McClellan Statement on Passage of Marijuana Reform Bill

McClellan Introduced Amendments to Center Equity in Marijuana Legalization

Today, Senator Jennifer McClellan (D-Richmond) released the following statement on the General Assembly’s passage of a bill to reform marijuana laws in Virginia:

“For the past year I’ve focused on ensuring marijuana legalization is done in a way that redresses the disproportionate impact prohibition has had on Black and Brown Communities,” McClellan said. “The bill we passed today moves the ball forward, but let’s be clear: this is not marijuana legalization.  It sets up a framework to get us on a path to legalization in 2024, gives JLARC an opportunity to compare the framework to it’s report, and ensures additional General Assembly action prior to marijuana reform and legalization. I am disappointed my amendment to end prohibition of simple possession on July 1, 2021, did not make the conference report, and encourage Governor Northam to include that in the final bill.  

We have a long way to go on enacting marijuana legalization in an equitable way that redresses the harms of prohibition on Black and Brown communities. I’ll be watching the implementation and further legislation like a hawk to make sure that our next steps put criminal justice reform and social equity at the forefront and include all community stakeholders.”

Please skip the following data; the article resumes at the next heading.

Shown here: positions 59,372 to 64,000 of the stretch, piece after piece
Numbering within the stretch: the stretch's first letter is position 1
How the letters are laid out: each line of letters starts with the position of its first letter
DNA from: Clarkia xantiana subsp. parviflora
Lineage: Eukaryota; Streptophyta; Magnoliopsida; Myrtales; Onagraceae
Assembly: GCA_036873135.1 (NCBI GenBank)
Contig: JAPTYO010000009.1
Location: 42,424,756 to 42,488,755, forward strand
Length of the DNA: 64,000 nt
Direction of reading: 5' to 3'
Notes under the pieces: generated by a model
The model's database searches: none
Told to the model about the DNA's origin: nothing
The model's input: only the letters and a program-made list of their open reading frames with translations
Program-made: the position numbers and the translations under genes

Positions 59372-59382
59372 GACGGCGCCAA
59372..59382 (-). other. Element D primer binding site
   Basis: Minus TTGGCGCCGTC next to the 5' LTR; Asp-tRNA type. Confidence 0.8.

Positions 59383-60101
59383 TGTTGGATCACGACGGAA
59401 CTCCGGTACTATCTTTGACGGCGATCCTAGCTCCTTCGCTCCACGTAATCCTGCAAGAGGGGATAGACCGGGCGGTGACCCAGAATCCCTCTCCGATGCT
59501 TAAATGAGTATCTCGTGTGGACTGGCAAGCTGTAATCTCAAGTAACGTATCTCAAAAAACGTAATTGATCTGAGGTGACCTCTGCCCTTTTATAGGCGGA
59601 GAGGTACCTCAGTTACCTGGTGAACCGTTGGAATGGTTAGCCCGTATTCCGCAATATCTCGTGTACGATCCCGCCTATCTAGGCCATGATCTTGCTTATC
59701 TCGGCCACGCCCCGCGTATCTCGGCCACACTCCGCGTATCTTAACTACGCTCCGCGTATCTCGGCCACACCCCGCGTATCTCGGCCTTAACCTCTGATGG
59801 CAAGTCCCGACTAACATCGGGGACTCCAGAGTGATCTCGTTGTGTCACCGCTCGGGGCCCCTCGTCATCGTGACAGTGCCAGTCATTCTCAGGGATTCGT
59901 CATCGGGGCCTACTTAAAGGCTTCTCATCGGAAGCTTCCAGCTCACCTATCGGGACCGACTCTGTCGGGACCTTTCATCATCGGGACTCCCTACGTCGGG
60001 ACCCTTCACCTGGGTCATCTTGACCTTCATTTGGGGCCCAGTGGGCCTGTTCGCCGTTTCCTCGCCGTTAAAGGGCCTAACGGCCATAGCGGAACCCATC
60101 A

Sen. McClellan had introduced an amendment for legalization to take effect in July 2021 rather than 2024 to address the disproportionate penalization Black and Brown communities have faced even after decriminalization. 

In 2020, McClellan led the passage of a resolution (SJ 67) for the Joint Legislative and Review Commission to study and make recommendations for how Virginia should legalize and regulate the growth, sale, and possession of marijuana, with a focus on policies to redress historic inequities caused by marijuana criminalization. The study, released in November, made specific recommendations for legalization with a focus on equity. The JLARC study also showed that from 2010–2019, the average arrest rate of Black individuals for marijuana possession was 3.5 times higher than the arrest rate for white individuals. 

Sen. McClellan also introduced an amendment to SB 1046 which would give formerly incarcerated individuals priority for commercial distribution licenses. 


Jennifer McClellan was elected to the Senate of Virginia in 2017 after serving 11 years in the House of Delegates. She has been a leader on fighting climate change, strengthening public education and dismantling the school-to-prison pipeline, protecting voting rights, enacting criminal justice reform, combating domestic and sexual violence, and fighting discrimination of all kinds.